Reducing inequality could cut world population to 6 billion: Study
The global population could decrease to six billion by the end of the century if there is a substantial investment in tackling poverty and inequality, according to researchers.
The report evaluated different policies to determine their potential impact worldwide and concluded that the population could reach 8.5 billion by 2040 before declining by 2100, provided extreme poverty is eradicated and successful policies for economic development are implemented.
Reducing poverty and inequality crucial
However, the experts also predicted that the population will peak at 8.6 billion in 2050 and decline to 7 billion by 2100 based on current economic trends.
The study was conducted by the Club of Rome, a non-profit organisation that addresses the crises facing humanity and the planet. Still, its figures differ from UN forecasts, predicting the population to reach 9.7 billion in 2050 and peak at 10.4 billion in the 2080s.
The researchers utilised Earth4All, a modelling system, to explore the two possible outcomes for this century. The ‘Giant Leap’ scenario posits that the population will drop to six billion only if there is a significant investment in education and healthcare and extraordinary policy changes in food and energy security, inequality, and gender equity.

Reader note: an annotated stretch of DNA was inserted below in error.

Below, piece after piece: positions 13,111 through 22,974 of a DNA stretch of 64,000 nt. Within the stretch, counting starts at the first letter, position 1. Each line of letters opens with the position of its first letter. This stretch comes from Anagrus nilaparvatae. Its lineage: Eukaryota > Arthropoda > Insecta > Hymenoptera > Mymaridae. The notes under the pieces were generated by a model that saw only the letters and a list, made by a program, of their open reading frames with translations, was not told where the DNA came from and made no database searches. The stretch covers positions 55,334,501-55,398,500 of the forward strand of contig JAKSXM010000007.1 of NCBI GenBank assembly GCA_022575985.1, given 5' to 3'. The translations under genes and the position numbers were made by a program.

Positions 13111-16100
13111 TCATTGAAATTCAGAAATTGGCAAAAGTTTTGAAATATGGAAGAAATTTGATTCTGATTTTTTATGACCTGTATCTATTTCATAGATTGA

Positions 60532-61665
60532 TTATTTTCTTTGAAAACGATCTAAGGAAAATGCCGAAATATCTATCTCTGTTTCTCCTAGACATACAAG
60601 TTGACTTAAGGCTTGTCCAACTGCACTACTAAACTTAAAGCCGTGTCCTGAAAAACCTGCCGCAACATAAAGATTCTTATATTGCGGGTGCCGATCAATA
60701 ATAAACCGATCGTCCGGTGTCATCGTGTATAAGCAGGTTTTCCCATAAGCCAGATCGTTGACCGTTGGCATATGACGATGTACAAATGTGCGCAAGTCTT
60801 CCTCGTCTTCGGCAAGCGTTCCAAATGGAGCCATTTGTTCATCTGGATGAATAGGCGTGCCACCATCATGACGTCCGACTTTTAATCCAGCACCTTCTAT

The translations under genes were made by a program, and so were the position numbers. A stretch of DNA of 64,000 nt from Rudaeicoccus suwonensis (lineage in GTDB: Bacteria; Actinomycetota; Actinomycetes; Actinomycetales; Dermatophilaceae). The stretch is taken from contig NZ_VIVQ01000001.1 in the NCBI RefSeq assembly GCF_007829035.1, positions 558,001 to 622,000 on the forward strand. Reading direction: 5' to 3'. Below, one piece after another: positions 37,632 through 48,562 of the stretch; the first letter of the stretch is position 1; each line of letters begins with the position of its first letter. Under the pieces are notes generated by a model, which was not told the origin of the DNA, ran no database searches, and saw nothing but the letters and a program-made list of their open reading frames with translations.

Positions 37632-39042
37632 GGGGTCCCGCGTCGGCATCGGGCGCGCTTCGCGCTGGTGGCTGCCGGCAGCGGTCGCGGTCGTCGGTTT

Earth4All model and Giant Leap
The Earth4All model is more intricate than previous models as it takes into account environmental, economic, and social factors, such as food production, income, taxes, energy, and inequality. It also incorporates the expected impacts of global warming and uses GDP per person as a proxy for educational attainment and access to contraceptives.
The projection by Earth4All in a business-as-usual scenario is lower than the ‘most likely’ projection from Vollset’s team. Still, it is ‘within the range of our scenarios with faster progress in female education’ with those who need contraception being able to access it, says Vollset.
To achieve a faster decline in the total number of people in the Giant Leap scenario, the Club of Rome initiative calls for a push to improve the well-being of everyone on the planet.
This would include reducing poverty by investing trillions of dollars in green jobs and cancelling debt, reducing inequality by raising taxes on richer people, improving gender equality by ensuring more women have access to education, promoting healthier and greener diets, and electrifying everything that can be electrified with renewable sources of energy.
World population declining
A study published in ‘The Lancet’ predicts that the world population will reach a peak of about 9,700 million in 2064 but will fall to 8,800 million by the end of the century, a World population will be declining more than 50% in developed countries.
However, a study published by The Lancet points out that the United Nations could be wrong in its predictions. According to research from the Institute for Health Metrics and Evaluations (IHME) at the University of Washington, humanity will reach its peak population in the 2060s, at 9.7 billion. But from then on, the demographic cycle will change and the number of people on the planet will slowly shrink to 8.8 billion in 2100.